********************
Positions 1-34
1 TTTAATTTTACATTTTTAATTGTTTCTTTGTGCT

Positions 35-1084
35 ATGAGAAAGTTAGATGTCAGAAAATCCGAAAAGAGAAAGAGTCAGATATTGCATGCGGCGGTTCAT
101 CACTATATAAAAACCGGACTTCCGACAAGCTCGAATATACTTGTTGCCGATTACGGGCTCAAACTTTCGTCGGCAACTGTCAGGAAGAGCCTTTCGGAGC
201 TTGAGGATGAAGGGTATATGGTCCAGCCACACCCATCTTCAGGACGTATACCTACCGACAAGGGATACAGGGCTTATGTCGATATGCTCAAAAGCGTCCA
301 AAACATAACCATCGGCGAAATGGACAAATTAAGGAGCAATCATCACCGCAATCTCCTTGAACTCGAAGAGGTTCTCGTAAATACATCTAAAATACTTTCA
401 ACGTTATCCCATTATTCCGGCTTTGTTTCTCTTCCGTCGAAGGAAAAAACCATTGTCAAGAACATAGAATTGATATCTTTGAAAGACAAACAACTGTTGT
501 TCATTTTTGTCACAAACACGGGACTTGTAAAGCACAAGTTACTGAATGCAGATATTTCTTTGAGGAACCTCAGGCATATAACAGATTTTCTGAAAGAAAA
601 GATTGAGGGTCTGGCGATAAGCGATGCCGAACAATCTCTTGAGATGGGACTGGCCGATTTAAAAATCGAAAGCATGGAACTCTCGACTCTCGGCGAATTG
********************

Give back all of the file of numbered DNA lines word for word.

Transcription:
Positions 1-34
1 TTTAATTTTACATTTTTAATTGTTTCTTTGTGCT

Positions 35-1084
35 ATGAGAAAGTTAGATGTCAGAAAATCCGAAAAGAGAAAGAGTCAGATATTGCATGCGGCGGTTCAT
101 CACTATATAAAAACCGGACTTCCGACAAGCTCGAATATACTTGTTGCCGATTACGGGCTCAAACTTTCGTCGGCAACTGTCAGGAAGAGCCTTTCGGAGC
201 TTGAGGATGAAGGGTATATGGTCCAGCCACACCCATCTTCAGGACGTATACCTACCGACAAGGGATACAGGGCTTATGTCGATATGCTCAAAAGCGTCCA
301 AAACATAACCATCGGCGAAATGGACAAATTAAGGAGCAATCATCACCGCAATCTCCTTGAACTCGAAGAGGTTCTCGTAAATACATCTAAAATACTTTCA
401 ACGTTATCCCATTATTCCGGCTTTGTTTCTCTTCCGTCGAAGGAAAAAACCATTGTCAAGAACATAGAATTGATATCTTTGAAAGACAAACAACTGTTGT
501 TCATTTTTGTCACAAACACGGGACTTGTAAAGCACAAGTTACTGAATGCAGATATTTCTTTGAGGAACCTCAGGCATATAACAGATTTTCTGAAAGAAAA
601 GATTGAGGGTCTGGCGATAAGCGATGCCGAACAATCTCTTGAGATGGGACTGGCCGATTTAAAAATCGAAAGCATGGAACTCTCGACTCTCGGCGAATTG